Superstorm Sandy Rapid Response Mission: Field Blog

Superstorm Sandy In The Field: A Rapid Response Mission

January 11, 2013 - Sampling day!

So, in order for me to explain where and how we take sediment samples, I need to explain a bit about what we're doing when we stay up all night on watch.


Photo of Cassandra during her work shift. Those CHIRP lines from an earlier post are cross-sections of the ocean subsurface, which we see on the computer as soon as the CHIRP receives them. Photo of Steffen and Cassandra looking at the CHIRP data on the computer. We're looking for divots, mounds, or channels that have been filled in or for scours -- really any sign of erosion or deposition. Because we're focusing on the upper ~ 2 meters (~6 feet), any of these features could have been made by Hurricane Sandy. We have pre-Sandy maps and cross-sections of the seafloor. Now we're making new maps and getting cross-sections of post-Sandy in order to compare and see the effects of a superstorm on the coastal system.

Photo of the grab sampler.

However, mapping these features with geophysical techniques isn't enough. We need to know what they are made of, which is where the geology comes in. This is where we get dirty! We need to grab a piece of the seafloor to see what kind of sediment it contains. Photo of the grab sampler. It could be mud (black, green, etc...) or sand (coarse, medium, or fine) or full of broken shells, all of which mean different things. So we send down a conveniently named "grab sampler," which is kind of like a bear trap. It's open when we lower it off the ship, and when it hits the seafloor, it snaps shut, grabbing a part of the surface and roughly 5 cm below. Then we pull it up and see what we've gotten.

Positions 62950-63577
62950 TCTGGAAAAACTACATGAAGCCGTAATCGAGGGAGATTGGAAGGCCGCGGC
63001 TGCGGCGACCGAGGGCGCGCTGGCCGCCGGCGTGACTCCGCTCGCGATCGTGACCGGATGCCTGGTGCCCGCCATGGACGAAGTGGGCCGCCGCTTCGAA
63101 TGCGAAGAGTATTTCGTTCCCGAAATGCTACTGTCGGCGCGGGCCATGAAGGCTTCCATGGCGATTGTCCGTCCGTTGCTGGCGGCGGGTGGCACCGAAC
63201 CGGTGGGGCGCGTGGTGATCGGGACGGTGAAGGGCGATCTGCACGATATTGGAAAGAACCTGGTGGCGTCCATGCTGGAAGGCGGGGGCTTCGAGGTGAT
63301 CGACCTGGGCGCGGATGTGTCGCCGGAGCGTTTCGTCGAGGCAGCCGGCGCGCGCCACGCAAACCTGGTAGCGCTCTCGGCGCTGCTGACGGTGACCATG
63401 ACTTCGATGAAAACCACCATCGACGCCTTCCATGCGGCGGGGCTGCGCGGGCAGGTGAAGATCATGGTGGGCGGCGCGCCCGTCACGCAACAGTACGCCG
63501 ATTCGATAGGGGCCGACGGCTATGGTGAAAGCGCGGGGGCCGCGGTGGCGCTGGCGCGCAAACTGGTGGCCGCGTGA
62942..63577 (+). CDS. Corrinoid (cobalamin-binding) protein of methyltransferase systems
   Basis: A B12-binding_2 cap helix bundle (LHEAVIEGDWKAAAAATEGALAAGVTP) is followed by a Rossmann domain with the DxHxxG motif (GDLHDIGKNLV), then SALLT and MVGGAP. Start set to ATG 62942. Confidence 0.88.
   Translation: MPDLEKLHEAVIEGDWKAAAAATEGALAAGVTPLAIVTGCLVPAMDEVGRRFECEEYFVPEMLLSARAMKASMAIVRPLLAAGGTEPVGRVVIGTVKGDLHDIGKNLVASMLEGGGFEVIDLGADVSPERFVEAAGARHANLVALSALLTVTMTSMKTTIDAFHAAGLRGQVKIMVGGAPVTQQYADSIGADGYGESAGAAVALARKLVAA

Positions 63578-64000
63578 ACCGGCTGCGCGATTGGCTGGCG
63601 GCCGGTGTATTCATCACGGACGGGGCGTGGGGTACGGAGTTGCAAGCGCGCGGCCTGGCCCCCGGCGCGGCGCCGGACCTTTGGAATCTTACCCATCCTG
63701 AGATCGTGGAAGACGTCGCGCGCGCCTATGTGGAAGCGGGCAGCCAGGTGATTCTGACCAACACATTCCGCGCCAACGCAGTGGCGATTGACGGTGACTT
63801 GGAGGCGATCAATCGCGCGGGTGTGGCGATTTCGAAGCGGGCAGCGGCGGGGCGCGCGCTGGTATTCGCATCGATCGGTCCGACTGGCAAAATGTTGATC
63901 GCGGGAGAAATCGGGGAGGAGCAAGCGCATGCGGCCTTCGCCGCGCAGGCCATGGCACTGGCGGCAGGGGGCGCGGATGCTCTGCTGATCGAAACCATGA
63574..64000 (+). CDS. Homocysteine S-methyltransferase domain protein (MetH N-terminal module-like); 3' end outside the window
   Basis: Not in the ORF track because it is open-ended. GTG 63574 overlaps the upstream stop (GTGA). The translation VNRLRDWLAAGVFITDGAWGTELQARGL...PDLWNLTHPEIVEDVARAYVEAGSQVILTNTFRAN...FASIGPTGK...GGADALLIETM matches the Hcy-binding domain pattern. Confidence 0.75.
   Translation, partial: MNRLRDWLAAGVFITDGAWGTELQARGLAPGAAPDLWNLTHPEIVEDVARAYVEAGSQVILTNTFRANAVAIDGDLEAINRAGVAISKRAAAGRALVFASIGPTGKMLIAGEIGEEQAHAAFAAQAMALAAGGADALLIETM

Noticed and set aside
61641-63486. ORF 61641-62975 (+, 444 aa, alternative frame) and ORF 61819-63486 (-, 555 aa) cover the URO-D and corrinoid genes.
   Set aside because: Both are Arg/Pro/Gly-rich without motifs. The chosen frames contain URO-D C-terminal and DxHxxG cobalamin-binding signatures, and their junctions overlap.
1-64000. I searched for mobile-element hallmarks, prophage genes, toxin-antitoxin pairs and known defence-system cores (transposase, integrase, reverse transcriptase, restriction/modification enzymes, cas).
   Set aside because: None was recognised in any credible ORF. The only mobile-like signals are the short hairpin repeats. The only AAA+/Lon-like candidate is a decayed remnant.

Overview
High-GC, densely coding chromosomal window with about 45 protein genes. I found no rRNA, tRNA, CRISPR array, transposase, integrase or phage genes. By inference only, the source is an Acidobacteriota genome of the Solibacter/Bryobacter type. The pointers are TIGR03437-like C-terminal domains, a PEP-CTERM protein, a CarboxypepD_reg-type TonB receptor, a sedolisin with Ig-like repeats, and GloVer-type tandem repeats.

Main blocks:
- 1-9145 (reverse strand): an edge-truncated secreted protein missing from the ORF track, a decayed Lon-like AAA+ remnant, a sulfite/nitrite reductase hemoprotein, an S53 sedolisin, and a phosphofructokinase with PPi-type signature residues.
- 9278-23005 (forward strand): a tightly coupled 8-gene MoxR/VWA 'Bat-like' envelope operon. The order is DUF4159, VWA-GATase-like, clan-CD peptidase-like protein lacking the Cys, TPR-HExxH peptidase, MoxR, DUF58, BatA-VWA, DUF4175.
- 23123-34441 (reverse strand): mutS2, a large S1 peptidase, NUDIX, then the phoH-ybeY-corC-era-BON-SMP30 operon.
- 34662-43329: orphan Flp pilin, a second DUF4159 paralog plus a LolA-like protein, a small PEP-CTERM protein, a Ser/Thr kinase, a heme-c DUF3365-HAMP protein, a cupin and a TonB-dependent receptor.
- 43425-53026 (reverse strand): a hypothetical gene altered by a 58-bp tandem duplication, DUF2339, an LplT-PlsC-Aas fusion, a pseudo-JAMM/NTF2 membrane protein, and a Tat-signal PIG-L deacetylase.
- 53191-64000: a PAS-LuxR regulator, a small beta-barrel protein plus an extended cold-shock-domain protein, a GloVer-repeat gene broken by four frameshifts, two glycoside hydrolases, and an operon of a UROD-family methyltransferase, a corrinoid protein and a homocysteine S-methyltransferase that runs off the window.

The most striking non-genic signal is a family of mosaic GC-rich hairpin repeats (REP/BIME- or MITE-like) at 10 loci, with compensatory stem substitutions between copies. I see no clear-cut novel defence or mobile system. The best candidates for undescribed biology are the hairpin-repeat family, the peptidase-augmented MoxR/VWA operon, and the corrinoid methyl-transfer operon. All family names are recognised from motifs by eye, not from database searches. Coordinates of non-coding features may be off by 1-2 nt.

We got everything from green mud to coarse sand and sometimes, mixtures of both! The sample's contents are important and can provide information about what happened during the storm. For example, if we see a thin layer mud on top of sand, indicating that the sand was there originally, and the mud was "draped" over it in the storm. That means the energy of the water pushing out after the storm was great enough to carry mud all the way from the bays between Long Island and the barrier islands (like Fire Island) to where we grabbed it, about 2.25 nautical miles (~ 2.5 miles) offshore.

Photo of the grab sampler at sunrise.

These data on the storm are important because we, as a scientific community, do not understand how large storms affect things such as coastal resources or beaches or plant and animal habitats offshore and in marsh area. We know that storms take sand off the beaches, so we replace the sand. Then another storm hits and we do it again. But where does Long Island's sand go? Can it come back? Will it show up somewhere in Delaware, or maybe Maine? Can Long Island get sand from Rhode Island beaches if a storm hits there? In order to protect and preserve our beautiful beaches for future generations, we must study how storms change them and figure out how to work with Mother Nature instead of against her.


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